Cecos Willow Springs site hearing set

Published: Oct. 17, 2008 at 9:56 PM CDT|Updated: Nov. 19, 2008 at 7:56 PM CST
Email This Link
Share on Pinterest
Share on LinkedIn

By Theresa Schmidt - bio | email

LAKE CHARLES, LA (KPLC) - For years it was at the center of environmental controversy-- the hazardous waste disposal site at Willow Springs, first known as BFI and later Cecos. Many who fought it are gone now, and younger people may not even know it's there. But some are determined to make sure the site never fades from memory.

Here in the rural community of Willow Springs north of Westlake, the tranquility makes it hard to believe there used to be a bustling, commercial hazardous waste disposal site called BFI and later Cecos. Mabel Jones was one of the first to notice it. The odors would be so strong that you couldn't stay out. We'd go inside, put a fan on, let the windows down and try to get air for us to breathe by.

But for a small sign amid the pine trees, you'd never know the site was here or that for years, hundreds of tank trucks traveled down this private road to offload hazardous wastes. Mabel finally moved away. "Everyone was dying of cancer. And so I said, well, if I'm not affected with cancer, maybe I need to move. So I moved. Because I just couldn't take it no more."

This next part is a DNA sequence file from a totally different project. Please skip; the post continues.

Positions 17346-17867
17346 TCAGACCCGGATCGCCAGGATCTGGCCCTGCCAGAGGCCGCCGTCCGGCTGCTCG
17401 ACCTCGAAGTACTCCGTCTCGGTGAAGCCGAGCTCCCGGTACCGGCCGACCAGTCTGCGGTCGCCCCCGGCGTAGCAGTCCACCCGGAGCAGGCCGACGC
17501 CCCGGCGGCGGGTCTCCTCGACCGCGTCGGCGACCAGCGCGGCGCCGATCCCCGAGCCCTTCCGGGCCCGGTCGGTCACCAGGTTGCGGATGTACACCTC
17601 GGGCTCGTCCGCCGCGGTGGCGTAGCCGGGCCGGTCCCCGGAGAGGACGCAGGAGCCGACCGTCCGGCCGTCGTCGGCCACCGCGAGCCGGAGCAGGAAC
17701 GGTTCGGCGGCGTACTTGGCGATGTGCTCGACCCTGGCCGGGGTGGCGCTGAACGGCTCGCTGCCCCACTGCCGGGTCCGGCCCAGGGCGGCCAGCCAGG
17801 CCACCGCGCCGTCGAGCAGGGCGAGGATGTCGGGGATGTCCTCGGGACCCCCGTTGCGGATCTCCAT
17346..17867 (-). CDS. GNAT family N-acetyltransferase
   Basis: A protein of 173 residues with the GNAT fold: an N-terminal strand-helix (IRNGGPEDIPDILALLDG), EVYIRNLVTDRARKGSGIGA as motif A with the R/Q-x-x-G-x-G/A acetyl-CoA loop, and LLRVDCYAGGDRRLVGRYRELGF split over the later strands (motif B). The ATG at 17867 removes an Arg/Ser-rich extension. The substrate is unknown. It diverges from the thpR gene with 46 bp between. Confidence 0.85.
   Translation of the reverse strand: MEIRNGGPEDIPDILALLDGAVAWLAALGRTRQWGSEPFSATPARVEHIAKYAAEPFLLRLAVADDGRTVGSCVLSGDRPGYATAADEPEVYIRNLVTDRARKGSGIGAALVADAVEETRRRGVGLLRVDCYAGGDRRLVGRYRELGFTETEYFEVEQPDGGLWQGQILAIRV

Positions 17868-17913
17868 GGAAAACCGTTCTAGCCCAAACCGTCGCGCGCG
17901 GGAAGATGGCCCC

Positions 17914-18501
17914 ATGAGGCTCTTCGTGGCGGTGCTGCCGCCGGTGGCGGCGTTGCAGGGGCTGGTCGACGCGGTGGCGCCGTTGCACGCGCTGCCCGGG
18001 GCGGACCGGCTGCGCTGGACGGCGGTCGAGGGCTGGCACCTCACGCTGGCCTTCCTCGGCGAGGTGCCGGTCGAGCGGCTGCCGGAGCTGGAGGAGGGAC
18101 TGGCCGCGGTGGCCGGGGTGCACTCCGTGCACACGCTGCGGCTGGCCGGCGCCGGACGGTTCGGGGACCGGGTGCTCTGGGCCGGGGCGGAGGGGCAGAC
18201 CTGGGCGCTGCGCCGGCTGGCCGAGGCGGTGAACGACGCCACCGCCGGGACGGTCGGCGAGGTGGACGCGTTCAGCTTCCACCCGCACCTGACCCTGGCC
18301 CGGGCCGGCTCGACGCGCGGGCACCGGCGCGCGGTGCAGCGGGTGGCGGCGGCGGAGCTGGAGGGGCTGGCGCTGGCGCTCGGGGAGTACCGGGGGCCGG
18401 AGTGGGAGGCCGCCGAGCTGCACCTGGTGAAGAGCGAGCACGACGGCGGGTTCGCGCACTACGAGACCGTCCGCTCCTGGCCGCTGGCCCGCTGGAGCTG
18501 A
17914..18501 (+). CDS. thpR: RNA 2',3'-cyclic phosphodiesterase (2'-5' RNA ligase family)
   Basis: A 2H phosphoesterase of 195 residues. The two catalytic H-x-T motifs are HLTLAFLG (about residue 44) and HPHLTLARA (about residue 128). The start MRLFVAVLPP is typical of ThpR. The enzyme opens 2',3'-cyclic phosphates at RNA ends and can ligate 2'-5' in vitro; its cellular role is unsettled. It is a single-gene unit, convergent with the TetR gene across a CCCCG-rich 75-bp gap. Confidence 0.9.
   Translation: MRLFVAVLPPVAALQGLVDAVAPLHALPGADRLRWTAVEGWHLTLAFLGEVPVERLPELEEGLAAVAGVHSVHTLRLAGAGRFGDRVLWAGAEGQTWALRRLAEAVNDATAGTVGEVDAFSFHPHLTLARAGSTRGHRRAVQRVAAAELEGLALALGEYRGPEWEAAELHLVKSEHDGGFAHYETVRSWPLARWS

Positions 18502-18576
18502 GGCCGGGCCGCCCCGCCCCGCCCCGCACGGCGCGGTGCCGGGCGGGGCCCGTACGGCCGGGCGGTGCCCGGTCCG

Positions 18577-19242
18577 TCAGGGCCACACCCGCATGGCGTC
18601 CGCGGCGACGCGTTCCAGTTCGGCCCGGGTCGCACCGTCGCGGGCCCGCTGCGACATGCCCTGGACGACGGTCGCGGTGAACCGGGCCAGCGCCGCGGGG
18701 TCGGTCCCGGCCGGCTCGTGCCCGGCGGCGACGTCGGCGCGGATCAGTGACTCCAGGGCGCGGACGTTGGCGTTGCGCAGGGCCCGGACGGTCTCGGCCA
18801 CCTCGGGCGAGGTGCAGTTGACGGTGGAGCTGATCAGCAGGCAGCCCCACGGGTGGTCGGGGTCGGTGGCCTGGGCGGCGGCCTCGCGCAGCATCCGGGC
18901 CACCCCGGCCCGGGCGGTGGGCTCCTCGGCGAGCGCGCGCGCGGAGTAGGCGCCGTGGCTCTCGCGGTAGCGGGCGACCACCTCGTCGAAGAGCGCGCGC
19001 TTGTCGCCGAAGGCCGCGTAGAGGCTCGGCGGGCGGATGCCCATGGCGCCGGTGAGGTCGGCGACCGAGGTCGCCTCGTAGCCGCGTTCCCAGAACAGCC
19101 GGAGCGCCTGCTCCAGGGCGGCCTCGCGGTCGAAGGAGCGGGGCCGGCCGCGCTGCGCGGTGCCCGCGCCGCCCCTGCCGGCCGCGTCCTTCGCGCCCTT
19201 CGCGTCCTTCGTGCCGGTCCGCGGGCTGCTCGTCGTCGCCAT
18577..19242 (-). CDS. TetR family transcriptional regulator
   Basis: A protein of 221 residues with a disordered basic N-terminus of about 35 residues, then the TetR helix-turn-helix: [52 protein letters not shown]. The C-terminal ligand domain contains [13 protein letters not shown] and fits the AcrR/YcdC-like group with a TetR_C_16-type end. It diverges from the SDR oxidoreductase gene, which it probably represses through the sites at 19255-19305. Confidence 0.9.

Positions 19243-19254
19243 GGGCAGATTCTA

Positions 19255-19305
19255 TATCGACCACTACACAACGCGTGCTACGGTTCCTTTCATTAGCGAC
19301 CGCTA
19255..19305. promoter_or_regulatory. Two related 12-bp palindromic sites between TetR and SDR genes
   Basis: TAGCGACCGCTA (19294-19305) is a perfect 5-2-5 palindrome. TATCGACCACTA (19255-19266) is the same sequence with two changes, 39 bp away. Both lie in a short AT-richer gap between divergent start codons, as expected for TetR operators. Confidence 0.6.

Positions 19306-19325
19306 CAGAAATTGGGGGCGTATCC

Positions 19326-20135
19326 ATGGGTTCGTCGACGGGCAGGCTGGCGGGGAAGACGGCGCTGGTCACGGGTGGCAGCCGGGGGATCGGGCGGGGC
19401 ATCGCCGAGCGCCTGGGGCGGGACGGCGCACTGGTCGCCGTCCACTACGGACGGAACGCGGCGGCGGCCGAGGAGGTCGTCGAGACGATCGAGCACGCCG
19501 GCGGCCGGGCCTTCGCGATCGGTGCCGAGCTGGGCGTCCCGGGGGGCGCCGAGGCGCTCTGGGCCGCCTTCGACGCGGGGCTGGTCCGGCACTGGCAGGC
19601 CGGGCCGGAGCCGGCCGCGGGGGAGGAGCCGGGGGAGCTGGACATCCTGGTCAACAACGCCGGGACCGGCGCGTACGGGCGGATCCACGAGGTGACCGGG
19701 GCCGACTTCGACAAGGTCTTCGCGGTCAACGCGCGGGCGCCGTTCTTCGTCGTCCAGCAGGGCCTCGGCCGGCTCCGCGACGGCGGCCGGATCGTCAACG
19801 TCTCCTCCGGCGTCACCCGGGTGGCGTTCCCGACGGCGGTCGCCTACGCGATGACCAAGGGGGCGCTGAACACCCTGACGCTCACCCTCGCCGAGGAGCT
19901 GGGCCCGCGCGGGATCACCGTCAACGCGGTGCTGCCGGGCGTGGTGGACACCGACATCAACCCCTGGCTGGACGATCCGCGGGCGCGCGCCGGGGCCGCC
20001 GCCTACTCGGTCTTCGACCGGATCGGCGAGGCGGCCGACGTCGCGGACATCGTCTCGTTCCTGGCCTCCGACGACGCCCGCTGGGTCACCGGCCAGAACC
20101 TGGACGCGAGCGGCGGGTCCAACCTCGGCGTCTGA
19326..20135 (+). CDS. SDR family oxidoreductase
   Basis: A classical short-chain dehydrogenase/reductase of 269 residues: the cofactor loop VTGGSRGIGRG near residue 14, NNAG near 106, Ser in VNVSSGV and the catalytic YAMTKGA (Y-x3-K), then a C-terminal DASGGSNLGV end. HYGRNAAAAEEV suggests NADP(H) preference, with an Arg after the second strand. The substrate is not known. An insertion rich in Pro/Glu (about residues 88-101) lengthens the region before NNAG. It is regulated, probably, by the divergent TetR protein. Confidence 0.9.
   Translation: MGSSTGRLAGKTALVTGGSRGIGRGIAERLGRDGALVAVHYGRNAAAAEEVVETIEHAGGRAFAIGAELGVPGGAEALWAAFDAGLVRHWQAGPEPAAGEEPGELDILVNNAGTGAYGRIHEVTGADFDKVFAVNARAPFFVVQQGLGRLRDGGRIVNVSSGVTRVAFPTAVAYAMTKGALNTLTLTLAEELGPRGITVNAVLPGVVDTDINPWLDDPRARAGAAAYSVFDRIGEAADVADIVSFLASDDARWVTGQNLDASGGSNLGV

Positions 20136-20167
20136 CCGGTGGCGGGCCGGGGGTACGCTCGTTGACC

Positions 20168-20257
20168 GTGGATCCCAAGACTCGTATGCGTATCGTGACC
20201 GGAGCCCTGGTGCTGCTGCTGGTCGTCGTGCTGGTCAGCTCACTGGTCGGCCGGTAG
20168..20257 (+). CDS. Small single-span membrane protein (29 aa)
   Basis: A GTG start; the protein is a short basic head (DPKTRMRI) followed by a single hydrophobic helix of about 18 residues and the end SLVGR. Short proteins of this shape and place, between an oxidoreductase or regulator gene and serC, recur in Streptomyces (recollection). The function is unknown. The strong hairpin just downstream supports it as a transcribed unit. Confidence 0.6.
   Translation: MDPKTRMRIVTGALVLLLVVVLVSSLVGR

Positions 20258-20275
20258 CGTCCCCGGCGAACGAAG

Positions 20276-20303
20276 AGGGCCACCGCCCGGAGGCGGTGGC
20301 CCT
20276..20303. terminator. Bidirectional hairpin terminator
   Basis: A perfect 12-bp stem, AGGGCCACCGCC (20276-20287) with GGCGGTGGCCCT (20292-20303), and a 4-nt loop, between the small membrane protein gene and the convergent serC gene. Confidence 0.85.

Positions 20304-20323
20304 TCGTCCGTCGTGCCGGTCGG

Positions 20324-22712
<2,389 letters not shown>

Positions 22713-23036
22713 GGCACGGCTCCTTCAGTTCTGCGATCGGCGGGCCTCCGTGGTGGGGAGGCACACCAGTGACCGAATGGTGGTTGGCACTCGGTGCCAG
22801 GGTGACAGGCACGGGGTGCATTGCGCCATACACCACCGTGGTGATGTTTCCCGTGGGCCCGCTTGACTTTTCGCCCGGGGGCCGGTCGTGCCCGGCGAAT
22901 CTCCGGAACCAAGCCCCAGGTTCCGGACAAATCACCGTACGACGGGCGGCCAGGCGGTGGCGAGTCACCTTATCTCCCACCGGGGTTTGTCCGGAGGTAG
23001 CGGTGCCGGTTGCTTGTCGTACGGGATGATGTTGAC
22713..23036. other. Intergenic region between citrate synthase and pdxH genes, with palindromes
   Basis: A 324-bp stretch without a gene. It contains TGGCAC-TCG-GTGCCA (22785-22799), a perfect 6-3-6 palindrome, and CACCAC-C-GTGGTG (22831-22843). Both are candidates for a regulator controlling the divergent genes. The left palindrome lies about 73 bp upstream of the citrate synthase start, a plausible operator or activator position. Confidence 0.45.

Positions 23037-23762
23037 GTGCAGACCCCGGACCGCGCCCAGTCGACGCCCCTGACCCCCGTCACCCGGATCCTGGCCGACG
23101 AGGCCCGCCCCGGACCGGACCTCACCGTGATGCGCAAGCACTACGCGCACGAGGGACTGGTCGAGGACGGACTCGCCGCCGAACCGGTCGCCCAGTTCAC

Environmentalist Mike Tritico recognized Mabel and family members, including her brother Herbert Rigmaiden, who still lives here for their community activism. They and Tritico worry that after they're long gone, the site could be forgotten and pose a hazard for those yet to come. Says Herbert, "That's going to be on the next generation of people not knowin' what's down under there. I'm really concerned about our drinking water for all the cities here."

There were surface pits along with an injection well in this area near tupelo and cypress swamps and rivers. But since the commercial operation stopped years ago the site became one of those that they maintain and monitor. Tritico wants to make sure the community is vigilant in the years to come.  "At the end of this 30 year so-called post closure period, our concern is that the company might be able to just walk away and then a generation is going to be faced with problems that the previous generations had brought under control."

Tritico and the Rigmaidens will be at an upcoming meeting dealing with the site and closure issues, hoping to assure that environmental protection will remain in place for all time.

We called the company number given on the gate at Willow Springs, but have not yet received a response to our request for a comment.

The public meeting is at six next Tuesday evening at westlake city hall.